In my last post I explained one of the ways that too many atheists misunderstand and misrepresent Christians, and this story introduces another. Because language is a fluid thing, the words we use can pivot and turn without warning so that we end up misunderstanding each other, often ending the conversation in frustration. If we’re going to talk about something as fraught with intense emotion as religion, we’re going to have to work at being a little more precise and more consistent than usual about the words we use (at least during these discussions if nowhere else). Toward that end I’d like to tease out what people mean when they use words like “faith” and “evidence.” But first, let me begin by making sure my fellow atheists consider a second thing about Christians which I don’t think they always get:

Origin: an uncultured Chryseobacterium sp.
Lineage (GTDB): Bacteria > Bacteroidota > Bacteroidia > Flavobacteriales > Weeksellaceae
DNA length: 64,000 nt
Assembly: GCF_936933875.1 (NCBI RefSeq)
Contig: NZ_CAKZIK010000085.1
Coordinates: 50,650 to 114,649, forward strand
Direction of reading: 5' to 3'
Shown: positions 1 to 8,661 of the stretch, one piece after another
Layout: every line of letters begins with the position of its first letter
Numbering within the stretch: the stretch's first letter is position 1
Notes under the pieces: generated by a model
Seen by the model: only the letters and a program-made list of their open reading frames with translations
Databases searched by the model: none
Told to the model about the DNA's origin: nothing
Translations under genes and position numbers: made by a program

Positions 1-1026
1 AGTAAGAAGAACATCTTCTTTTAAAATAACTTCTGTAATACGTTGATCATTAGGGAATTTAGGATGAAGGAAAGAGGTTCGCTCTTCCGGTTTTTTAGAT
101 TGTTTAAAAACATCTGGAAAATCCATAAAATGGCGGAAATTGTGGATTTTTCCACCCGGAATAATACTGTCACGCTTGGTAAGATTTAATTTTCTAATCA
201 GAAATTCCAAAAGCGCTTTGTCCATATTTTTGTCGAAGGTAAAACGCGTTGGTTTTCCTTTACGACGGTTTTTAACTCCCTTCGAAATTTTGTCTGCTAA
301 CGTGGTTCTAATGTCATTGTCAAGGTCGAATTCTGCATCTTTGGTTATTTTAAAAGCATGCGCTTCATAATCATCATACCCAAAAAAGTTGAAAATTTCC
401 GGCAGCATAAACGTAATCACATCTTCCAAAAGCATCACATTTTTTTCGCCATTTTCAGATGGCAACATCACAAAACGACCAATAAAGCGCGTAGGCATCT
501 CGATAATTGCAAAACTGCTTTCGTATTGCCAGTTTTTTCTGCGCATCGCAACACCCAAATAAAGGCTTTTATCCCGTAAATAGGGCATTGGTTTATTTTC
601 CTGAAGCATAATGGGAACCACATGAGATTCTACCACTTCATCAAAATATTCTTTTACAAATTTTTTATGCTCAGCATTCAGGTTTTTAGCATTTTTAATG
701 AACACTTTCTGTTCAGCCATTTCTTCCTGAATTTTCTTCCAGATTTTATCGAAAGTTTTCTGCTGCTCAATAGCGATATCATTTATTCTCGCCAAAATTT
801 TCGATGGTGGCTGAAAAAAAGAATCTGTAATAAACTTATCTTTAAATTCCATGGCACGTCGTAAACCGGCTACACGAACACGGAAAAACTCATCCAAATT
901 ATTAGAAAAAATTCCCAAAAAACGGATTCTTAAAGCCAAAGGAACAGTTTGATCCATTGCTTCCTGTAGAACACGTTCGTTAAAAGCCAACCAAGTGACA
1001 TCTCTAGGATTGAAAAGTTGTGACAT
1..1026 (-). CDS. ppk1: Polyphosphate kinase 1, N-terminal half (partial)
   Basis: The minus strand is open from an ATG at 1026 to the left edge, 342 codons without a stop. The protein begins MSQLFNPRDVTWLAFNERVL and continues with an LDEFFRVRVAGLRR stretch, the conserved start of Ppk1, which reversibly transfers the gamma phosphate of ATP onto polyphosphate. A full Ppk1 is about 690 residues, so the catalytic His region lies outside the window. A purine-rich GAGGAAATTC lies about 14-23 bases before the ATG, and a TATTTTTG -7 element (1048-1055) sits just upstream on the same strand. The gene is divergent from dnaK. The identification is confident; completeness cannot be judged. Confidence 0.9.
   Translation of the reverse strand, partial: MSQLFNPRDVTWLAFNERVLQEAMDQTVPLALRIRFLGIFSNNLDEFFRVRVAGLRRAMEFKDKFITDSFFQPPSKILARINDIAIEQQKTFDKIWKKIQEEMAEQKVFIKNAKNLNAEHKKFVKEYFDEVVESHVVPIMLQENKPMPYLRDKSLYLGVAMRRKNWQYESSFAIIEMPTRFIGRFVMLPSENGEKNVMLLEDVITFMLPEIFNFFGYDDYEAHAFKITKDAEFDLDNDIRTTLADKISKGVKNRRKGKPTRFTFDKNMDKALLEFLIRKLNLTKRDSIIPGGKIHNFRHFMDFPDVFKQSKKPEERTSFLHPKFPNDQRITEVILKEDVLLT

2) When we say that “faith” means “believing without evidence,” we are misrepresenting what they usually mean when they use the word.
Now, I would qualify this by saying there’s some truth to the notion that faith, both in the Bible and in common parlance today, implies some measure of overlooking things which contradict (or at least appear to contradict) what we are being told to believe. It might be more accurate to say that faith is believing irrespective of the evidence because that means something slightly different. It’s not accurate to say there is no evidence. From their perspective, there is evidence, it just happens to be the kind of evidence which atheists don’t find particularly convincing. We can always discuss what is and isn’t persuasive evidence for the kinds of claims we’re evaluating
(and I will in a minute, so keep your shirt on). But first for the sake of promoting mutually beneficial conversation I think we should note that this phrase “without evidence” fails to acknowledge that most Christians feel they have a good many reasons to believe what they believe. I know I did when I was a Christian. In his response to Peter Boghossian’s book A Manual for Creating Atheists, Phil Vischer says: